[Bell Historians] Lichfield bells and Elias Ashmole

John H Allen john at NqHUpfNfsx2K0pHxz0OWCkTIZEsrajRfAcQ7f034r_H_CpHiAhg8zZMyBqjFUyc3ASxunLvI_retRp0.yahoo.invalid
Tue Jul 10 21:34:31 BST 2012

And the Freemasons paid for the new bells at Lichfield in 1947 and would
have paid for a new frame too if the Dean and Chapter had not been badly
advised by the then Cathedral Architect.




From: bellhistorians at yahoogroups.com [mailto:bellhistorians at yahoogroups.com]
On Behalf Of Jim Phillips
Sent: Tuesday 10 July 2012 21:26
To: BellHistorians
Subject: [Bell Historians] Lichfield bells and Elias Ashmole



John Camp's posting on Tuesday 10 July 2012 at 18.18 is fascinating and
perhaps Dr William Poole can establish if there was a link between Elias
Ashmole and William, the Second Lord Brereton.  They were both Loyalists,
lawyers and were both under siege in Biddulph Hall during the civil war.  It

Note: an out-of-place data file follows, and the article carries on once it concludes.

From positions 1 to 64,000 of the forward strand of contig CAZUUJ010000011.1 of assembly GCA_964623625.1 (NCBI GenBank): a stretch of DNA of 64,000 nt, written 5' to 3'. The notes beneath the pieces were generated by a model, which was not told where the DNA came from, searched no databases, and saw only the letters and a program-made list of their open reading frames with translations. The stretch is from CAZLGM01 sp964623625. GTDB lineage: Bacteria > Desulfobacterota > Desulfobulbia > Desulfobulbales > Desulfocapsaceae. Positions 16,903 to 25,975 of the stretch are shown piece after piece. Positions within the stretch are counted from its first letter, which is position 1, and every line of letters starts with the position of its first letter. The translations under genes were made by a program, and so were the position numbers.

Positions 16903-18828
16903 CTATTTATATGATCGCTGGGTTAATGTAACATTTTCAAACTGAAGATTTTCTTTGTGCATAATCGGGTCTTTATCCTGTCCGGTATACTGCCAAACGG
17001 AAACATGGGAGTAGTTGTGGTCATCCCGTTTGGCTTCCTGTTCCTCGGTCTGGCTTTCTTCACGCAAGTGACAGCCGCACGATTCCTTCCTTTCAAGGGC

is possible that the "Loyal Youths" were College Youths who were established
in 1637.
I wrote an article for 'The Ringing World' of 15/1/2010 and enclose a
relevant extract from that article.

"Bellringers and freemasons have mingled together over many centuries and
indeed many ringers have become freemasons. An example of this mixing
occurred during the civil war when in 1643 a well known ringer and Royalist
of his day, William, the Second Lord Brereton, fled with his family to the
garrisoned Biddulph Hall, Staffordshire following his defeat at the battle
of Nantwich. Also holed up in Biddulph Hall was a budding young lawyer and
fellow Royalist Elias Ashmole (born Lichfield 1617) who later became the
most well known freemason of all. Biddulph Hall was thought to be a centre
for freemasons in those days. The Hall was under siege from the
Parliamentarian forces led by Lord Brereton's cousin Sir William Brereton of
the Malpas family line. The siege lasted some three months before the
Parliamentarian forces brought up 'Roaring Meg' a mighty cannon from
Stafford that reduced the Hall to ruins and brought about the surrender of
the Royalists. The holes made by this huge cannon can be seen to this day
punched into the walls of the ruined Hall. "

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